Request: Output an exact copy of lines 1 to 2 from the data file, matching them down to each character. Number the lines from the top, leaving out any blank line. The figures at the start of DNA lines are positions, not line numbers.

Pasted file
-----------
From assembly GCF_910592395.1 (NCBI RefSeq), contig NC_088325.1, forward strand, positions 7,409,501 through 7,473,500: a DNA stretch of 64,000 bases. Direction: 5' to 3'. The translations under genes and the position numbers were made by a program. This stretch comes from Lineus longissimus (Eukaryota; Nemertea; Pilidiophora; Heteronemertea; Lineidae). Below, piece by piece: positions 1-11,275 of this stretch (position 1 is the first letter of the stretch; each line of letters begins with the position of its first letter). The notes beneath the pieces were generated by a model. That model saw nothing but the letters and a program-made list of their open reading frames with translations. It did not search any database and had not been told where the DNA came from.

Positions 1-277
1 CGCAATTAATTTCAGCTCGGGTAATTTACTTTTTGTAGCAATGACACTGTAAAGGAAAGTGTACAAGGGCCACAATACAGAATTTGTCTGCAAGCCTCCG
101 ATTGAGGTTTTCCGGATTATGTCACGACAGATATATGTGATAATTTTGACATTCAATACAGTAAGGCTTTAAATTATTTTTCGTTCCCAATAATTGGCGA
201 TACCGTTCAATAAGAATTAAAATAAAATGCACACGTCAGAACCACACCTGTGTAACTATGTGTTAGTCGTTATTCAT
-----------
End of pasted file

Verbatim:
From assembly GCF_910592395.1 (NCBI RefSeq), contig NC_088325.1, forward strand, positions 7,409,501 through 7,473,500: a DNA stretch of 64,000 bases. Direction: 5' to 3'. The translations under genes and the position numbers were made by a program. This stretch comes from Lineus longissimus (Eukaryota; Nemertea; Pilidiophora; Heteronemertea; Lineidae). Below, piece by piece: positions 1-11,275 of this stretch (position 1 is the first letter of the stretch; each line of letters begins with the position of its first letter). The notes beneath the pieces were generated by a model. That model saw nothing but the letters and a program-made list of their open reading frames with translations. It did not search any database and had not been told where the DNA came from.

Positions 1-277